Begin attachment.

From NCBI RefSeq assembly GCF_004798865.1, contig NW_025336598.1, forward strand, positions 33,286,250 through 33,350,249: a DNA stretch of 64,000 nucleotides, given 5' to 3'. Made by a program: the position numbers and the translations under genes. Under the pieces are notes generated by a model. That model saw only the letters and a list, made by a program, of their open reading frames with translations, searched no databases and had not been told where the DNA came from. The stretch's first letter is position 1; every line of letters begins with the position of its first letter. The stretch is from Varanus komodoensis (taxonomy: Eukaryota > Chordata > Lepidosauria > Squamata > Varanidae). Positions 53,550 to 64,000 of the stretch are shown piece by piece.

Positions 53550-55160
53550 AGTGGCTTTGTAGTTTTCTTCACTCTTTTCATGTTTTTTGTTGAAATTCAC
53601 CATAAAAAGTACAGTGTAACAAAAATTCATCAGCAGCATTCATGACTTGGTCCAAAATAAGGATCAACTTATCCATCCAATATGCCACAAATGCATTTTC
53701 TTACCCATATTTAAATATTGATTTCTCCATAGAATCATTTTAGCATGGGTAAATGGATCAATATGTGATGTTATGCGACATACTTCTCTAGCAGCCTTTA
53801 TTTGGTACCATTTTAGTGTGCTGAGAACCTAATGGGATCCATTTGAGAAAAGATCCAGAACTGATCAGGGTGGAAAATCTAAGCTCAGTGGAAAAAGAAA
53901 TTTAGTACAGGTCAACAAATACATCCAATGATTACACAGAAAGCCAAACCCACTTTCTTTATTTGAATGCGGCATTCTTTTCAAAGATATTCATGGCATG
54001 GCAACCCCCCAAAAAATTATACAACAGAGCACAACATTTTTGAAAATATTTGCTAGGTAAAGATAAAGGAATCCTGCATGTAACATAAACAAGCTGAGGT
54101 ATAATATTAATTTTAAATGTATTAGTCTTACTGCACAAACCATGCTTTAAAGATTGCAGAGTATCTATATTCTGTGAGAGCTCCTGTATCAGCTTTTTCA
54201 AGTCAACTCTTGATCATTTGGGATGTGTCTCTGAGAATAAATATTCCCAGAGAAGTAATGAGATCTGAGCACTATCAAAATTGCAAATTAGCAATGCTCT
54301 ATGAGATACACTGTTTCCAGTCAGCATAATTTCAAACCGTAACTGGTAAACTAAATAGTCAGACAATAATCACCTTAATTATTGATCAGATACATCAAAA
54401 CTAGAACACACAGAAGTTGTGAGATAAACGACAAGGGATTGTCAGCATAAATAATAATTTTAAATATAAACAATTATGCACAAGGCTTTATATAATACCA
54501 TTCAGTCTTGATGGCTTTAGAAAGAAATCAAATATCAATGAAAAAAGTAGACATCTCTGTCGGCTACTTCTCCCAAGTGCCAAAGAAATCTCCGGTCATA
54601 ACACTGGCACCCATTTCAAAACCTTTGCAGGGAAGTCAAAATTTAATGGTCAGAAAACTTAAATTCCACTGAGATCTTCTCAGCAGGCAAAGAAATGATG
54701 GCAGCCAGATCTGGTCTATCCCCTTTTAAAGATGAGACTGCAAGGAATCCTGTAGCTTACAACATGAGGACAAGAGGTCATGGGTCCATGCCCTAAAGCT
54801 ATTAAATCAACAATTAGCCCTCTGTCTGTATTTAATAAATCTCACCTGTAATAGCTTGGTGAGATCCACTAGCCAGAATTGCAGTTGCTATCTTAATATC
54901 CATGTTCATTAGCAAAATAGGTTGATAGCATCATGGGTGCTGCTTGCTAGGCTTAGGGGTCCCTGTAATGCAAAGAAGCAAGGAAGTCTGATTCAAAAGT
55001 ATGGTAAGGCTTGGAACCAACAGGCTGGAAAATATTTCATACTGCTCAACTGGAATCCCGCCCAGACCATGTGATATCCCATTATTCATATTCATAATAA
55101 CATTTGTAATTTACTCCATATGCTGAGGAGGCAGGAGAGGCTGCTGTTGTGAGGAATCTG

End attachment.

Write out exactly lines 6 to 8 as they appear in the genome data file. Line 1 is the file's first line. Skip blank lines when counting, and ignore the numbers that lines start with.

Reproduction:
53801 TTTGGTACCATTTTAGTGTGCTGAGAACCTAATGGGATCCATTTGAGAAAAGATCCAGAACTGATCAGGGTGGAAAATCTAAGCTCAGTGGAAAAAGAAA
53901 TTTAGTACAGGTCAACAAATACATCCAATGATTACACAGAAAGCCAAACCCACTTTCTTTATTTGAATGCGGCATTCTTTTCAAAGATATTCATGGCATG
54001 GCAACCCCCCAAAAAATTATACAACAGAGCACAACATTTTTGAAAATATTTGCTAGGTAAAGATAAAGGAATCCTGCATGTAACATAAACAAGCTGAGGT